Self-heating robot battles winter chills to perform outdoor work in NE China

Extremely cold weather often hinders the operation of robotic arms in winter, as they tend to get stuck or fail to work properly.

State Grid (国家电网), China’s state-owned power supplier, recently deployed a mobile robot capable of adjusting its own temperature while functioning in a frigid outdoor environment in northeastern China.

The local branch of State Grid in Changchun, capital of Jilin Province, unleashed a robot that was suspended from electric cables. It was tasked with connecting 10kV wires and performing maintenance checks.

The robot, the size of an electric generator, stood out from its peers in that it could heat itself to withstand the winter chills.

Mercury in Jilin slumped to minus 12 degrees Celsius on November 30, causing greater difficulty for local power suppliers to perform safety checks on electricity equipment.

According to some managers with State Grid, the robot set a record as the first droid to be used in a temperature as low as minus 12 degrees.

Extremely cold weather often hinders the operation of robotic arms in winter, as they tend to get stuck or fail to work properly.

To tackle this issue, technicians with the local State Grid team came up with what they called a “distributed smart temperature control device.”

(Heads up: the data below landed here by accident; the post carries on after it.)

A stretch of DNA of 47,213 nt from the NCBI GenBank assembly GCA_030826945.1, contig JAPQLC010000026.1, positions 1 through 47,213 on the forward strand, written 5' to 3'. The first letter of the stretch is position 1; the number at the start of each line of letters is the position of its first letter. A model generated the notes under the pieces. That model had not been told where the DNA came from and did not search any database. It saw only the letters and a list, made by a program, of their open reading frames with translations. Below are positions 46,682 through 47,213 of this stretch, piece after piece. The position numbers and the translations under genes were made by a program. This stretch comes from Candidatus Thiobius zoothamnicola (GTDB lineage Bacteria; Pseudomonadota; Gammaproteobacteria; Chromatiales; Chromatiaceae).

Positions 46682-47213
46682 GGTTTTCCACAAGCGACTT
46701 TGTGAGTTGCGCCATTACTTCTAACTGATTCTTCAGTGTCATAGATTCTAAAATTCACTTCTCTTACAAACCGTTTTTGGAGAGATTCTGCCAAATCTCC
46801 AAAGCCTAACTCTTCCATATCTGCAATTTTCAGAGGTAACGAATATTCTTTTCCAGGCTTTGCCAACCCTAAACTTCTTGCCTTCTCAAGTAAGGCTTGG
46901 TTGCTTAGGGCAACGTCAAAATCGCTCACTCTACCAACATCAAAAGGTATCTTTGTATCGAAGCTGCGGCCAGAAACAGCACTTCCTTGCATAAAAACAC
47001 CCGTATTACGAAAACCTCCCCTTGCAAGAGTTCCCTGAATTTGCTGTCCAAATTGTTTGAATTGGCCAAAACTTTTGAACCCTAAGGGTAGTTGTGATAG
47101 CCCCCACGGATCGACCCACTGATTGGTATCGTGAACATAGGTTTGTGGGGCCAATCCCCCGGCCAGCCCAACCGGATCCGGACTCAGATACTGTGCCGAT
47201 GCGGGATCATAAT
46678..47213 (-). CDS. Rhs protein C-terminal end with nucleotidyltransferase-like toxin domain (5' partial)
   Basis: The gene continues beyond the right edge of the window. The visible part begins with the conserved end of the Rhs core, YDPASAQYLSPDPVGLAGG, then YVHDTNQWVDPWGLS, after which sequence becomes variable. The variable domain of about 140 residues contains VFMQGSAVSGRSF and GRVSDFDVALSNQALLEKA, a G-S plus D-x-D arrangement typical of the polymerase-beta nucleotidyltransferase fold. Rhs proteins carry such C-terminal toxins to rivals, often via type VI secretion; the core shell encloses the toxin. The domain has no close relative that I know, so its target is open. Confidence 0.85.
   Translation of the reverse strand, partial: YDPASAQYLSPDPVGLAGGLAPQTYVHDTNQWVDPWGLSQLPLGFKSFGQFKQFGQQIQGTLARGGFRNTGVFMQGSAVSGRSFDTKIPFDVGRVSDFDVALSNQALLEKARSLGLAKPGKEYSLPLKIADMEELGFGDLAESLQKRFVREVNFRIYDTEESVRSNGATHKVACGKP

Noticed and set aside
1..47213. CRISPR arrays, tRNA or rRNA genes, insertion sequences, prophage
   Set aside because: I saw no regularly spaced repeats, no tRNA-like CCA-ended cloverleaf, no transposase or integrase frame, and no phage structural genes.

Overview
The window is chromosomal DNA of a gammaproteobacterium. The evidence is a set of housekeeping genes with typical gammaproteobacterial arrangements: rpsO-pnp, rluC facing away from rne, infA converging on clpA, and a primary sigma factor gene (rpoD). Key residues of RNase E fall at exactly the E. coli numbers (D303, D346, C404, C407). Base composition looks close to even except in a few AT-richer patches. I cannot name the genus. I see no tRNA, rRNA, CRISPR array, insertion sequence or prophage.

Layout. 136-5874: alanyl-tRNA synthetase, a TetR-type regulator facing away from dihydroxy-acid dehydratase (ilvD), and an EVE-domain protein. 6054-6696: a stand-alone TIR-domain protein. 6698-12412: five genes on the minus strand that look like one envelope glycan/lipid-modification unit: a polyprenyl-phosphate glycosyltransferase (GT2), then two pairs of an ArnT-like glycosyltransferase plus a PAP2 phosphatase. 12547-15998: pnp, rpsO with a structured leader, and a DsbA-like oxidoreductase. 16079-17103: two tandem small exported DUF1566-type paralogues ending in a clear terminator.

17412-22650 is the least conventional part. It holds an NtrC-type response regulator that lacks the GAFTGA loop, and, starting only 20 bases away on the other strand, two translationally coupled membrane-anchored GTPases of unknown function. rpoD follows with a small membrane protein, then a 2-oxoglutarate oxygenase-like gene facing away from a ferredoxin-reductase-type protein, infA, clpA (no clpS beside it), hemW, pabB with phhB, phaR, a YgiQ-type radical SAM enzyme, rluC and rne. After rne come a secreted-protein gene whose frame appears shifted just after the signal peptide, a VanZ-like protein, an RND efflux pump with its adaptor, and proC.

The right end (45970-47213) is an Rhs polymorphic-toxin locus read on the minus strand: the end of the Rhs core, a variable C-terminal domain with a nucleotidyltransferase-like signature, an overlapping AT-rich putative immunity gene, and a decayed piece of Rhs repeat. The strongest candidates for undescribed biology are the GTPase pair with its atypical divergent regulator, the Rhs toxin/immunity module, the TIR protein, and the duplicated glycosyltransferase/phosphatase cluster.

A maintenance robot equipped with the device could monitor its own temperature in real time. Once it plummets, the robot would heat itself back to a working range of temperature.

This is to keep built-in batteries and other accessories in running order, technicians were quoted as saying.

Nonetheless, they did not disclose the lowest cold tolerance limits of the robot.

In recent years, China’s power suppliers increasingly resort to robotics to supplant human workers, out of concern for their safety and in a bid to bolster efficiency.

These robots are often attached to utility poles or electric cables, while staff on the ground operate them remotely.

They guide the robotic arms to complete a series of tasks, freeing manpower for more productive work.

In some cases, with the introduction of robots, one employee can finish the task that normally would have required three to five men, Chinese media reports said.

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Ni Tao

Ni Tao is the founder and editor-in-chief of cnrobopedia. Prior to cnrobopedia, he had a full decade of experience with a major state-run English-language newspaper as a tech reporter and opinion writer. He is also a communications specialist, having provided consultancy services to established firms like Siemens, Philips, ABinBev, Diageo, Group (Nasdaq: TCOM, HK: 9961), Jianpu Technology (NYSE: JT) and a handful of domestic startups. A graduate of Fudan University, he writes widely about China's business and tech scenes and other topics for global publications including South China Morning Post, SupChina, The Diplomat, CGTN, Banking Technology, among others, and tries to impart his experience to students at Fudan University Journalism School, where he is a part-time lecturer. When he's not writing about robotics, you can expect him to be on his beloved Yanagisawa saxophones, trying to play some jazz riffs, often in vain and occasionally against the protests of an angry neighbor. Get in touch with him by dropping a line at

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